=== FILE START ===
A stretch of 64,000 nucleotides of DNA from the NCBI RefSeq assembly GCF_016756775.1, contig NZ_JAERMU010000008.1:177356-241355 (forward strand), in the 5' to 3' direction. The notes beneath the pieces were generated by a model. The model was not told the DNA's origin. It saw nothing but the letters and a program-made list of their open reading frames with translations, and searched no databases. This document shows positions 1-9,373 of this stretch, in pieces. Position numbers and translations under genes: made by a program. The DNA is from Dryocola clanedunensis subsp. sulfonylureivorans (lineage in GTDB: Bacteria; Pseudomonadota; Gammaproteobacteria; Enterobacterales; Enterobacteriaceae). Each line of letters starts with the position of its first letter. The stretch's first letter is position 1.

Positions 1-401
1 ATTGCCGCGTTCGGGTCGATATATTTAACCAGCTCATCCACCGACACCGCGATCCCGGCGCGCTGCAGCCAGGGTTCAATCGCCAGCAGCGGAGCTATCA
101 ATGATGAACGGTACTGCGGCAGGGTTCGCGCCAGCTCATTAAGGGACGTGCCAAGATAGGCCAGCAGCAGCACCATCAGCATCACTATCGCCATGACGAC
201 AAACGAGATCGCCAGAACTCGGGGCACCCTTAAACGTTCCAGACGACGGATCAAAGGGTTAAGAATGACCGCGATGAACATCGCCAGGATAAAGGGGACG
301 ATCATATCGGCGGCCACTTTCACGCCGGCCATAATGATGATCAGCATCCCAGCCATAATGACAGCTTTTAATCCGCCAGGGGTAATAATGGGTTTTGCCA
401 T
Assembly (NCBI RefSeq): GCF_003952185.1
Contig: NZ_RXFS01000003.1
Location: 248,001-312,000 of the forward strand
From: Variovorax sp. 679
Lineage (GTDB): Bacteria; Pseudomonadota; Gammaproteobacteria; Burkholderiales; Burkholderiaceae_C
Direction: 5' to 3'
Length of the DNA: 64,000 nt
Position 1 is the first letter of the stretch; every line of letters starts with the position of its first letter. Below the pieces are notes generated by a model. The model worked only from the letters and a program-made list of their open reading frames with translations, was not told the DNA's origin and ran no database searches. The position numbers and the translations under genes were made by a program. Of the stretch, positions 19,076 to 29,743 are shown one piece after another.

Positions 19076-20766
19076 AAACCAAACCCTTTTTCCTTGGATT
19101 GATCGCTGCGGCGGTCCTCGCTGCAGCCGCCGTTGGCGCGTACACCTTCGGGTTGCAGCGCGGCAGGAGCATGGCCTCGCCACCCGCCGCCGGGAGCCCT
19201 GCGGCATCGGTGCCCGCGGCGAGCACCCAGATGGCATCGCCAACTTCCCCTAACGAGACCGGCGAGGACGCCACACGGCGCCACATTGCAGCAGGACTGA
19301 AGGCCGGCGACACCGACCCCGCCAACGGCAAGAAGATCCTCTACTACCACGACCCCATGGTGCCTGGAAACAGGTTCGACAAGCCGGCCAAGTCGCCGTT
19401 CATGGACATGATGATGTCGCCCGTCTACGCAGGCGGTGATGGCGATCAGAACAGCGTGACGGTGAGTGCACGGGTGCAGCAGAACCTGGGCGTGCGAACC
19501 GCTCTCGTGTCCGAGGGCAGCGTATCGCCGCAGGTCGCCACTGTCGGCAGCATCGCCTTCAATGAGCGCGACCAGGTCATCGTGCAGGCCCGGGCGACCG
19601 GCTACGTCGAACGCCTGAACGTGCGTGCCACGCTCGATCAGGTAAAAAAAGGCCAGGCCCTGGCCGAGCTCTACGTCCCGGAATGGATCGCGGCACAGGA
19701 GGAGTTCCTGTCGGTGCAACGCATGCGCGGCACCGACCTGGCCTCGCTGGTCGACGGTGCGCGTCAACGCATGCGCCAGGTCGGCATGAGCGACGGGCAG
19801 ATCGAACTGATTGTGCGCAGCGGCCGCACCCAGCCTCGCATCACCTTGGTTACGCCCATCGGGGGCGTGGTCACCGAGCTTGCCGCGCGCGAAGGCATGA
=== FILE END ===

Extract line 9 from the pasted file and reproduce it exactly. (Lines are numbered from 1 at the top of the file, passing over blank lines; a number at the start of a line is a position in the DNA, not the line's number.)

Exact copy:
Contig: NZ_RXFS01000003.1